Ligand-Dependent Equilibrium Fluctuations of Single Calmodulin Molecules

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Science  30 Jan 2009:
Vol. 323, Issue 5914, pp. 633-637
DOI: 10.1126/science.1166191


Single-molecule force spectroscopy allows superb mechanical control of protein conformation. We used a custom-built low-drift atomic force microscope to observe mechanically induced conformational equilibrium fluctuations of single molecules of the eukaryotic calcium-dependent signal transducer calmodulin (CaM). From this data, the ligand dependence of the full energy landscape can be reconstructed. We find that calcium ions affect the folding kinetics of the individual CaM domains, whereas target peptides stabilize the already folded structure. Single-molecule data of full length CaM reveal that a wasp venom peptide binds noncooperatively to CaM with 2:1 stoichiometry, whereas a target enzyme peptide binds cooperatively with 1:1 stoichiometry. If mechanical load is applied directly to the target peptide, real-time binding/unbinding transitions can be observed.

Single-molecule mechanical methods have made it possible to study and control biomolecular conformations with unprecedented precision (16). Whereas classical methods such as changes in temperature or chemical environment act globally and rather unspecifically on the energy landscape, forces can be applied locally to precisely manipulate selected structural elements of a protein and thus explore protein energy landscapes in a controlled manner (5). Due to limited resolution, single-molecule mechanical studies of protein folding and protein/ligand interactions have so far almost exclusively been carried out in nonequilibrium and have thus been restricted to the study of unfolding and unbinding reactions (79). Hence, half of the energy landscape (the part that controls re-folding or ligand re-binding) has been mostly inaccessible to these experiments. We have used a low-drift atomic force microscope (AFM) (10) to observe folding/unfolding fluctuations of single calmodulin proteins (CaM) under equilibrium conditions in the presence of Ca2+ and target peptides. Ligand-dependent folding/unfolding fluctuations, as well as ligand binding/unbinding fluctuations, can be induced mechanically and observed in real time.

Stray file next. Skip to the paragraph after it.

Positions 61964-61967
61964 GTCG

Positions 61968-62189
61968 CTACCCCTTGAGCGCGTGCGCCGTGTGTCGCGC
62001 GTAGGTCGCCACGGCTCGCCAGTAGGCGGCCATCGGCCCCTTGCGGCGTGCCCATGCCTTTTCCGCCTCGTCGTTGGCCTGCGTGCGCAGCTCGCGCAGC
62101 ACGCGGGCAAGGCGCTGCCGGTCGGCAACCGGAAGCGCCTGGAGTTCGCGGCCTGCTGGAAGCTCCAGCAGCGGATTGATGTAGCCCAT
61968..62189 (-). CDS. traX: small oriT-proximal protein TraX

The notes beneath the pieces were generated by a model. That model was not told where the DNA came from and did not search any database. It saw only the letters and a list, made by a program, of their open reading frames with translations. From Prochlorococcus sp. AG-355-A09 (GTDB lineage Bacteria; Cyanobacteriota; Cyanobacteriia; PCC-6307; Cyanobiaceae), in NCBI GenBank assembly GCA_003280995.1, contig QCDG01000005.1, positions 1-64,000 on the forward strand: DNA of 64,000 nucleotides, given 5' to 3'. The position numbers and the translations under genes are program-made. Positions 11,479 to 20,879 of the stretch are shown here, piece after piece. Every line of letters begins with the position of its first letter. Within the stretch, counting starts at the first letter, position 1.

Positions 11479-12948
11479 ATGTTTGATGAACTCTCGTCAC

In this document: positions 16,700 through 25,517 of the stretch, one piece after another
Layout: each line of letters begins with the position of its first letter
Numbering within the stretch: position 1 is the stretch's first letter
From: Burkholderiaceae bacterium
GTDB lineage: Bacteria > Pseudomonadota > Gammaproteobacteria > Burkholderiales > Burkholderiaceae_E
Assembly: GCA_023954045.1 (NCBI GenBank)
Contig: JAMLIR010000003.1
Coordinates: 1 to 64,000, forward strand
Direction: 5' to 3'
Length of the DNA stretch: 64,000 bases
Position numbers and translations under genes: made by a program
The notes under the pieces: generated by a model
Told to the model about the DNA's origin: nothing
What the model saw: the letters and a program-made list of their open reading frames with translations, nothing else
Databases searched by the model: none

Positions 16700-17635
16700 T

CaM is the most prominent Ca2+ sensor in eukaryotic cells (11). When Ca2+ binds to CaM, the flexible Ca2+-free apo conformation converts into a rigid and stable holo conformation (12). Holo CaM binds to specific target sequences in downstream regulatory proteins, thus altering their signaling properties. To date, more than one hundred target proteins for CaM have been described (11). Little is known about the folding of CaM, but temperature-jump experiments have shown that folding of apo CaM occurs on the submillisecond time scale (13).